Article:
MANHATTAN — Twenty-nine people were injured in an explosion on West 23rd Street Saturday night that Mayor Bill de Blasio called an "intentional act."
The blast occurred near a rolling Dumpster at 131 W. 23rd St. at Sixth Avenue around 8:30 p.m., the NYPD and sources said.
The mayor called the explosion a "very serious act" but said there was "no evidence at this point of a terror connection." Gov. Andrew Cuomo on Sunday morning said that while there was no link to "international terrorism," it was not yet clear whether there was a domestic terror link.
A suspicious package was also being investigated nearby on West 27th Street between Sixth and Seventh avenues, police said. Residents were asked to stay away from their windows as a police robot investigated that device.
That package contained a pressure cooker with a cellphone taped to it that looked like an explosive device, but it wasn't clear whether it was actually a bomb, sources said.
Most of those injured on West 23rd Street were taken to area hospitals. One of them was believed to have serious injuries. The others had bruises and cuts from glass and metal, FDNY Commissioner Daniel Nigro said. None of those injuries are considered life-threatening.
Eleven of the victims were taken to Bellevue Hospital, treated and released, according to the hospital's Twitter account.
We received a total of 11 patients from the 23rd St. explosion that occurred on Sept. 17. All patients have since been treated & released.— BellevueHospital (@BellevueHosp) September 18, 2016
Three of the injured refused treatment at the scene, an FDNY spokesman said Sunday. The rest of the victims were released from area hospitals by Sunday morning, Cuomo said.
Nigro also said that so far a connection has not been found between an earlier incident in New Jersey when a pipe bomb exploded near a military race, and that it was too early to tell whether the explosion was linked to the United Nations General Assembly which opened Thursday.
Police Commissioner James O'Neill, who was on his first day on the job as police commissioner after Bill Bratton officially retired Friday, said that police officers were driving westbound on West 23rd Street when they witnessed the explosion, but the exact cause of it was still unknown.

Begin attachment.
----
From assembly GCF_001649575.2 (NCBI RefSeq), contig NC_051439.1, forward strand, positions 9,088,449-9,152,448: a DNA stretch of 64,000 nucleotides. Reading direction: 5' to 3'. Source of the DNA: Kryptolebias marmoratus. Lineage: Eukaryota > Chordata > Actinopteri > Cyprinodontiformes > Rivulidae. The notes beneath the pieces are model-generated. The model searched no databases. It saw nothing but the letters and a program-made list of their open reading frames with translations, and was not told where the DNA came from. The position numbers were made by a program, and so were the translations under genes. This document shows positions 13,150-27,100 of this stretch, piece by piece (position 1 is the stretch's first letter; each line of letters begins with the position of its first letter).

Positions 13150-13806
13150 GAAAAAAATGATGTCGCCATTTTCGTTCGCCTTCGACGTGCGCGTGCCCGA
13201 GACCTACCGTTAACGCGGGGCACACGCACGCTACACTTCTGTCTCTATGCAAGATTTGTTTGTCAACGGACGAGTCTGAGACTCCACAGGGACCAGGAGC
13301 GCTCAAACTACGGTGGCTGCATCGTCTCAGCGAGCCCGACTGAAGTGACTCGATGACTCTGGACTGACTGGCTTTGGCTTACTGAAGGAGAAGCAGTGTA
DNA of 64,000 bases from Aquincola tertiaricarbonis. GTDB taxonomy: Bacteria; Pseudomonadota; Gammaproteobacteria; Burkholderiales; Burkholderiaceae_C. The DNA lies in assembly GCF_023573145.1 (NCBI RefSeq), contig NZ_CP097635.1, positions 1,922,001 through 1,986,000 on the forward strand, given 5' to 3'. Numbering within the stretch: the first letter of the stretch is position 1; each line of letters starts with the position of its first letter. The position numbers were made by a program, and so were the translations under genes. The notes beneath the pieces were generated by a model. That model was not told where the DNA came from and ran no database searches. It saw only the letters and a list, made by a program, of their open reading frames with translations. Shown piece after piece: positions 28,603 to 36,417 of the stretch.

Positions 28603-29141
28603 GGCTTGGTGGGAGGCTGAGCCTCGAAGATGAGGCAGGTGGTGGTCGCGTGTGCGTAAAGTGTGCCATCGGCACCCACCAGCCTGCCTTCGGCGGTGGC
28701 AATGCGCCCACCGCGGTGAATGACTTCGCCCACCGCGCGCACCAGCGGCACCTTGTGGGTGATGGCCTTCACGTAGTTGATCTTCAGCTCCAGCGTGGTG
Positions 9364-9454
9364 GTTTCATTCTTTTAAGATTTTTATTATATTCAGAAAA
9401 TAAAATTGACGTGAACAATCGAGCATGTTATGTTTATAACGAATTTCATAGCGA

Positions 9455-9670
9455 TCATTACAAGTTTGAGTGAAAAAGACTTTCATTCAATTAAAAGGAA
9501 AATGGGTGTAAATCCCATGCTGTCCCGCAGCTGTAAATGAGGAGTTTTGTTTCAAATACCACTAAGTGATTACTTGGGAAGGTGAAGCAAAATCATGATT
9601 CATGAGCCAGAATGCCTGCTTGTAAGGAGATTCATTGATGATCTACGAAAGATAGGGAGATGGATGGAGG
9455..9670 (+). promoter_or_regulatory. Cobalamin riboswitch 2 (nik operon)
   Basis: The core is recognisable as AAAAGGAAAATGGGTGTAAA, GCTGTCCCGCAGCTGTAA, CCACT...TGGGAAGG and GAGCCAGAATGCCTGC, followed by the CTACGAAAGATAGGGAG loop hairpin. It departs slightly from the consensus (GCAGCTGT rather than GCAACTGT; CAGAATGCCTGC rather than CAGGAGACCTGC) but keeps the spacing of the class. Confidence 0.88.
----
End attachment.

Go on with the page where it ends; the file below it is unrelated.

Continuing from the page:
Investigators have ruled out a gas or other utility issue as a cause, sources and officials said.
The blast was stronger than an explosion from a homemade device left in Central Park that seriously wounded a college student over the Fourth of July weekend, sources said.
The NYPD Counterterrorism Unit responded to the explosion as well as the FBI's Joint Counterterrorism Task Force, and de Blasio said the NYPD is on "full alert." Cuomo on Sunday said he deployed 1,000 State Police and National Guardsmen to the city in an "abundance of caution."
Sixth avenue remains closed off to traffic between 14th and 27th streets, according to the NYPD. In addition, 23rd Street between Fifth Avenue and Seventh Avenue has been closed, while 24th through 27th streets have been closed between Broadway and Seventh Avenue, police said.
Helicopters and sirens could be heard in the neighborhood, according to witnesses, but people in the area appeared calm.
Helicopters swarming over my apartment with a spotlight. #chelseaexplosion— Alysse (@xo_Alysse) September 18, 2016
I'm in Chelsea and nobody in New York is panicking. Nor should you, wherever you are. #ChelseaExplosion— Seth Porges (@sethporges) September 18, 2016
The investigation caused subway service disruptions on several subway lines. 1 and 2 trains were suspended between Chambers Street and 34th Street for several hours but resumed service while continuing to skip 23rd Street, according to the MTA.
F train service resumed but continued to skip 23rd Street Saturday overnight, the MTA said.
E trains were skipping 23rd Street.
Full service was expected to resume on the subways by Monday morning, Cuomo said.
De Blasio asked New Yorkers to stay vigilant and keep calm after the explosion.
"Whatever the cause, whatever the intention here New Yorkers will not be intimidated," he said. "We will not let anyone change who we are and how we go about our lives."
The NYPD asked anyone with information about the explosion to call the Crime Stoppers Hotline at 1-800-577-TIPS, or for Spanish, 1-888-57-PISTA (74782).
— Additional reporting by Paul DeBenedetto.